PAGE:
Capuchin 'bone church' forces us to stare mortality in the face

Capuchin ‘bone church’ forces us to stare mortality in the face

Capuchin ‘bone church’ forces us to stare mortality in the face

Capuchin "Bone Church" in the crypt of Holy Mary of the Conception in Rome. (Credit: Wikicommons.)

There’s no distracting ourselves or avoiding the indisputable. Our mortality is looking us right in the face. What are we going to do about it?

Commentary

Among the many beautiful and historical churches of Rome, there is the Church of Holy Mary of the Conception of the Capuchins. Among other spiritual treasures, the church holds the famous painting of Saint Michael the Archangel by Guido Reni and the tomb monument of the Polish prince, Alexander Sobieski.

In addition to these masterpieces, the church holds a powerful lesson for believers, especially in November when we traditionally remember and pray for our beloved dead. For us to find this helpful lesson, however, we have to explore a different part of this house of worship.

In spite of its other spiritual patrimony, the Church of the Conception is most known for its infamous Crypt Chapel of the Bones. To the surprise of many, the lower chapel is actually a “bone church,” meaning it is completely composed of human bones, hanging lanterns and all. While the chapel is some “weird Catholic stuff,” to say the least, it does present a pressing and unavoidable lesson.

As disturbing as they are, the chapel’s bones – from skulls to feet digits – are a stark reminder that our lives are short and that we are all going to die.

In case we miss the obvious, our skeletal friars of the chapel conclude our visit to their resting place with a simple sign, written in all the major languages, that basically reads: “We were once what you are now. You will one day be what we are now.”

Well, there it is. And there’s no distracting ourselves or avoiding the indisputable. Our mortality is looking us right in the face. What are we going to do about it?

There are many positive and encouraging things that believers and people of goodwill can do to accept and live out the ephemeral aspect of life. Death does not have to be a harsh reality or a feared guest at the end of our lives. Of the many things that can be done, here are only three:

1)  In our lives, we can actively keep the memory and presence of our departed loved ones with us. We don’t let them disappear. We don’t treat them with an odd sense of shame or whispered silence. We talk about them, we spiritually converse with them, we keep their pictures on our walls, we recall stories from our lives together, we remind others about them, we laugh and cry as we remember them, and we continue to apply and cherish the good things we learned from them or with them.

Incidentally, this is what November is all about for believers. It’s the Church’s annual memo to us about remembering our beloved dead.

By living in communion with the dead, death loses its sting. It becomes a part of our lives. And our transition from life to death becomes less overwhelming and easier to think about as we actively share our lives now in spiritual solidarity with those who have already died.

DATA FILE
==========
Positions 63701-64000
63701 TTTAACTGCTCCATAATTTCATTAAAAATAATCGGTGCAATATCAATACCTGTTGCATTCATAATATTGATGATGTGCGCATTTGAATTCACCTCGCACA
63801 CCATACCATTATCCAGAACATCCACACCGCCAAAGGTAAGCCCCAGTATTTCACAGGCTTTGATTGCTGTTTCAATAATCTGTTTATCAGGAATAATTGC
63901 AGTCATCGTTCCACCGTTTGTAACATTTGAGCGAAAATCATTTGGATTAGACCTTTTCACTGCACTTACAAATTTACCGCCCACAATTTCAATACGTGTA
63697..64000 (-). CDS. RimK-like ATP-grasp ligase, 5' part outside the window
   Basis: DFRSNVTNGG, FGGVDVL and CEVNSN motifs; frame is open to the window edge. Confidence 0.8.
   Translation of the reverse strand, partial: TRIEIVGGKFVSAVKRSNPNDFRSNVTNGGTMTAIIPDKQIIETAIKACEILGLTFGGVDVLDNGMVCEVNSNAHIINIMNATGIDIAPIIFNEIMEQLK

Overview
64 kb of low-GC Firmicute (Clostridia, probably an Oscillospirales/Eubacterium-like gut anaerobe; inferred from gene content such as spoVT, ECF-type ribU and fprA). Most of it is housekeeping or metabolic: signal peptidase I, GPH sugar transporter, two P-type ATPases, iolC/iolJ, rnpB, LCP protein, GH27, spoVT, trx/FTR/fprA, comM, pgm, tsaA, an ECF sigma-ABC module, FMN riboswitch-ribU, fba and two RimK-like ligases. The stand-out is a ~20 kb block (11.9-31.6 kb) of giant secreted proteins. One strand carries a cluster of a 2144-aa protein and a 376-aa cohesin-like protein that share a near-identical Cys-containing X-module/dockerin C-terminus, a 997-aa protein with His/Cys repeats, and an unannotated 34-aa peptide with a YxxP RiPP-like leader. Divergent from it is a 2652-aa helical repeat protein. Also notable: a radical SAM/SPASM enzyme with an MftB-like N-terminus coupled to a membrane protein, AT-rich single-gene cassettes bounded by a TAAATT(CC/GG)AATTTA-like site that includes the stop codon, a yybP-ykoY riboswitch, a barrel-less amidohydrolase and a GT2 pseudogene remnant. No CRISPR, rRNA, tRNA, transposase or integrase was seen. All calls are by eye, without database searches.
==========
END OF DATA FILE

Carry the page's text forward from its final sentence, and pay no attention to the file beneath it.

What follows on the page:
2)  In our lives, we can give mercy generously and seek to have compassionate hearts in our dealings with others. It is a time-tested, observable spiritual truth that nothing restricts or shocks the soul more than sustained unforgiveness.

The refusal to give mercy to others (or ourselves) is to choose to leave an open wound on our souls. Just as a closed door doesn’t stop a fight, so a closed heart doesn’t stop a hurt or an offense.

A burdened soul is a heavy soul. And such a soul finds transcendence and eternity as things far removed from its experience and context. Such souls become very insular and short-sighted. The reality of death, or possible ways of being at peace with it, are not even on the radar.

In such a state, an unexpected death of a loved one or a terminal diagnosis would be intensely abrupt and bring everything crashing down because death – which is a natural part of life – was not in the equation at all.

By giving mercy, we let our souls breathe. Such souls are healthy. And healthy souls push us and inspire us to seek transcendental and eternal things. They help us to understand and prepare for death.

3)  In all our duties and responsibilities, we have to seize and cherish the present moment. Many of us struggle with dwelling on the past or obsessing about the future, but divine grace, other people, and opportunities are only found in the present moment, right here and right now.

If we want a happy death, we have to live happy lives. Happiness is found by claiming the grace, the love, and the opportunities of the present moment.

In these three simple ways, we can heed the sage advice of our Capuchin friars in the Bone Church. As their bones convict us, so their wisdom instructs us. We will be what they are now. It’s time to get ready.


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